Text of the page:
Coffee Break

Super Thursday for the ECB?

Coffee Break:
  • Week

Last week in a nutshell

  • Cooling inflation in the euro zone allowed ECB President Christine Lagarde to provide a nuanced outlook on growth, wage pressures and inflation targets.
  • In the US, market expectations were met as the Personal Consumption Expenditure price index (excluding food and energy costs) rose 2.8% YoY, the slowest pace since March 2021.
  • The Lunar New Year holiday boosted China's services sector, while manufacturing activity remained subdued.
  • India's Q4 2023 GDP growth exceeded expectations at 8.4% YoY, with investment growth significantly outpacing consumption growth.


What’s next?

  • Central banks will be in the spotlight as the ECB and the Bank of Canada are expected to keep rates unchanged while Jerome Powell’s testimonies to Congress and the US Fed’s Beige Book will offer a snapshot of economic developments.
  • In the US, the “Super Tuesday”, traditionally the most significant day in the primary calendar, will allocate over one-third of the total delegates for both Republican and Democratic presidential primaries.
  • In Beijing, the Chinese National People's Congress will convene. Investors will watch if Prime minister Li delivers a new policy initiative or if more will be done later in the year.
  • In the euro zone, on the data front, the estimated Q4 GDP growth rate, final retail sales, PPI, and employment change will be published.
  • The week will wrap up with the US job report, which will shed light on whether moderation is on the agenda for the labour market.


Investment convictions

Core scenario

  • The last leg of the steady path from a 3% to a 2% inflation rate seems to be more bumpy in the US than in the euro zone. Overall, the growth / inflation mix is undeniably returning to “familiar” territory.
  • A soft-landing/ongoing disinflation scenario in the United States remains our most likely scenario, implying no rush for the Fed to deliver monetary support. We don’t expect the first monetary easing before the end of the first semester, still leaving room for disappointments compared to current market pricing.
  • 2024 should bring better visibility with a narrowing economic growth gap between countries while most central banks have restored room for manoeuvre.
  • In China, economic activity has shown some fragile signs of stabilisation (4% GDP growth expected in 2024) while the evolution of prices remain deflationary.



  • While uncertainty remains on the timing and on the conditions of the start of monetary easing, a downside risk would be too prudent of an approach towards monetary easing by central banks and a disappointed market.
  • Geopolitical risks to the outlook for global growth remain tilted to the downside as developments in the Red Sea unfold. An upward reversal in the price of Oil, US yields or the US dollar are key variables to watch.
  • A risk would be a stickier inflation path than expected which could force central banks to reverse dovish rhetoric. In our understanding, it would take more than just the bumpy data registered in January.
  • Beyond commercial real estate exposures, financial stability risks could return as a result of the steepest monetary tightening of the past four decades.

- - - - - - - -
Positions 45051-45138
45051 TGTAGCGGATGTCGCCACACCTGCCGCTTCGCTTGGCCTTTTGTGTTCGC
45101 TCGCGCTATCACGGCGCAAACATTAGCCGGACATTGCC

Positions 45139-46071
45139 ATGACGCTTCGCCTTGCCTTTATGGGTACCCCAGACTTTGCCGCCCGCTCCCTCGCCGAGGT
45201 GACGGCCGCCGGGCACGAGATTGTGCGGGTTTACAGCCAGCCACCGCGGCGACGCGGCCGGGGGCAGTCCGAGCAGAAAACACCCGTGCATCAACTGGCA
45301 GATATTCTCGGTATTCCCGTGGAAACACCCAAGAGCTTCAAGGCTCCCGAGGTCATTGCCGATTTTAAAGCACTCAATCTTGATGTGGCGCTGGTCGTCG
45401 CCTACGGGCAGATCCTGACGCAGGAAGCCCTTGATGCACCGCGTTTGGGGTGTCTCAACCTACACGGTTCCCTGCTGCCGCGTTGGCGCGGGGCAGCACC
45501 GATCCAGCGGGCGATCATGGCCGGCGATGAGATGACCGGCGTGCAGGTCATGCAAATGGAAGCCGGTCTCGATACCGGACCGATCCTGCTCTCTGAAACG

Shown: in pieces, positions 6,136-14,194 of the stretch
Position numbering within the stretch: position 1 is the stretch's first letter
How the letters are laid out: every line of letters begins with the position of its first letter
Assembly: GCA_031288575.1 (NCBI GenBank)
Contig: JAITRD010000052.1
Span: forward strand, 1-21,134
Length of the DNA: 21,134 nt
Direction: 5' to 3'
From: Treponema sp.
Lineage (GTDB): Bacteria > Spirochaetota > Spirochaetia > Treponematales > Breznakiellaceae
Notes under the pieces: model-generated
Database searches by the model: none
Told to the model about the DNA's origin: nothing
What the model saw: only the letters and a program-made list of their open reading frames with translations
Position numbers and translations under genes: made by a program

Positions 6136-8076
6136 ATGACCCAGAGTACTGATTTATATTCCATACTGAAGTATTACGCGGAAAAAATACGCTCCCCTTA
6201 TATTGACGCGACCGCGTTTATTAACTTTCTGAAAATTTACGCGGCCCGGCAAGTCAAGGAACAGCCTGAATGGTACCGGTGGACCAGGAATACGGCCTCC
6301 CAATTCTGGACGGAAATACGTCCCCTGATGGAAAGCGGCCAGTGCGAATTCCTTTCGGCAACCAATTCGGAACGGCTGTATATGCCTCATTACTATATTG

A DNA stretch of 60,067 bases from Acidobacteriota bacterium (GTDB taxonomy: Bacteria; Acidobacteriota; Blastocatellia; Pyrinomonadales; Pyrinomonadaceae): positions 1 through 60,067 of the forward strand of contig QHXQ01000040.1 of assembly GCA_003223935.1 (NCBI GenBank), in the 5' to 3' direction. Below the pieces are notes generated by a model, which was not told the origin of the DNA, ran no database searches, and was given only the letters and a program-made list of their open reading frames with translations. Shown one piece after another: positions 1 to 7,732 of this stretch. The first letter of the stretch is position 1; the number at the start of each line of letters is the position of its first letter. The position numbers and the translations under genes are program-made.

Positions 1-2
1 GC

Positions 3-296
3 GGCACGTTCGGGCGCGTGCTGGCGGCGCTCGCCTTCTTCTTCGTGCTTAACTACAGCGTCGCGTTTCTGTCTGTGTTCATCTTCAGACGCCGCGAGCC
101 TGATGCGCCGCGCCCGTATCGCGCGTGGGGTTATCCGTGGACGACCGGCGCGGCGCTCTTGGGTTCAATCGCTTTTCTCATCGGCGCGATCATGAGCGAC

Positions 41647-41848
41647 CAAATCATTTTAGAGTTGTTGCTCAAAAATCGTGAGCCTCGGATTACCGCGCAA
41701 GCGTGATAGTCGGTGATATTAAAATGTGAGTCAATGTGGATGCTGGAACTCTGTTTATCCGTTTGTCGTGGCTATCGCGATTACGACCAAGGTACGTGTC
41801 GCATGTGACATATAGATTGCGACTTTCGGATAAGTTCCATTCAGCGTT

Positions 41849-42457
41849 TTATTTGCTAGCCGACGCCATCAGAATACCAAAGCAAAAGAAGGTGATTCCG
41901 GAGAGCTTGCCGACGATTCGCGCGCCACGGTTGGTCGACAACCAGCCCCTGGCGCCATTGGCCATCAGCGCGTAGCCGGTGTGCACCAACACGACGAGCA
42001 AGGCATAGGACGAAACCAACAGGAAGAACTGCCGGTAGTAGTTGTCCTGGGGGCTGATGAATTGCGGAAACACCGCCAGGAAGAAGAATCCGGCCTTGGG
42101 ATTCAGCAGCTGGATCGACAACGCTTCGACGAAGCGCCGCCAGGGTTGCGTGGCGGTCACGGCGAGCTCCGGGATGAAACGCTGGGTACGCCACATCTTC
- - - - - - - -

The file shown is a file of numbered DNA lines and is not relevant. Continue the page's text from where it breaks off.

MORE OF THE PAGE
Cross asset strategy

  1. Our asset allocation shows a relatively balanced approach as the equity risk premium is currently insufficient to encourage investors to reweight the asset class.
  2. We have the following investment convictions:
    • We expect limited equity upside, and are looking for a better risk/reward and clearer signals to start to increase exposure. We keep a neutral allocation towards equity indices outside Europe, having a cautious view on euro zone equities.
    • We look for specific themes within Equities. Among them, we like Technology / AI and also remain buyers of late-cycle sectors like Health Care and Consumer Staples. We look for opportunities in beaten down stocks in small and mid-caps or within the clean energy segment.
  3. In the fixed income allocation:
    • We focus on high-quality credit as source of a pickup in yields.
    • We also buy core European government bonds with the objective to benefit from the carry in a context of cooling inflation.
    • We remain exposed to emerging countries’ debt to benefit from the attractive carry.
    • We maintain a neutral stance on US government bonds, looking for a new, more attractive, entry point as we expect markets to revise their Fed outlook further down the line.
  4. We hold a long position in the Japanese Yen and have exposure to some commodities, including gold, as both are good hedges in a risk-off environment.
  5. We expect Alternative investments to perform well as they present some decorrelation from traditional assets.


Our Positioning

Our strategy takes into account the current backdrop, characterised by economic resilience in the US, the EU’s cautious recovery and the prudent approach towards monetary policy in both regions. This backdrop necessitates a patient approach to investment. Overall, we keep a neutral allocation towards equity indices outside Europe, with the latter region appearing bottoming out but still relatively less attractive than the rest of the world. In terms of sectors, we are constructive on the Technology, Health Care and Consumer Staples sectors. Within the fixed income segment, we continue to harvest carry via Investment Grade credit and Emerging Market debt while maintaining a long European bond duration.




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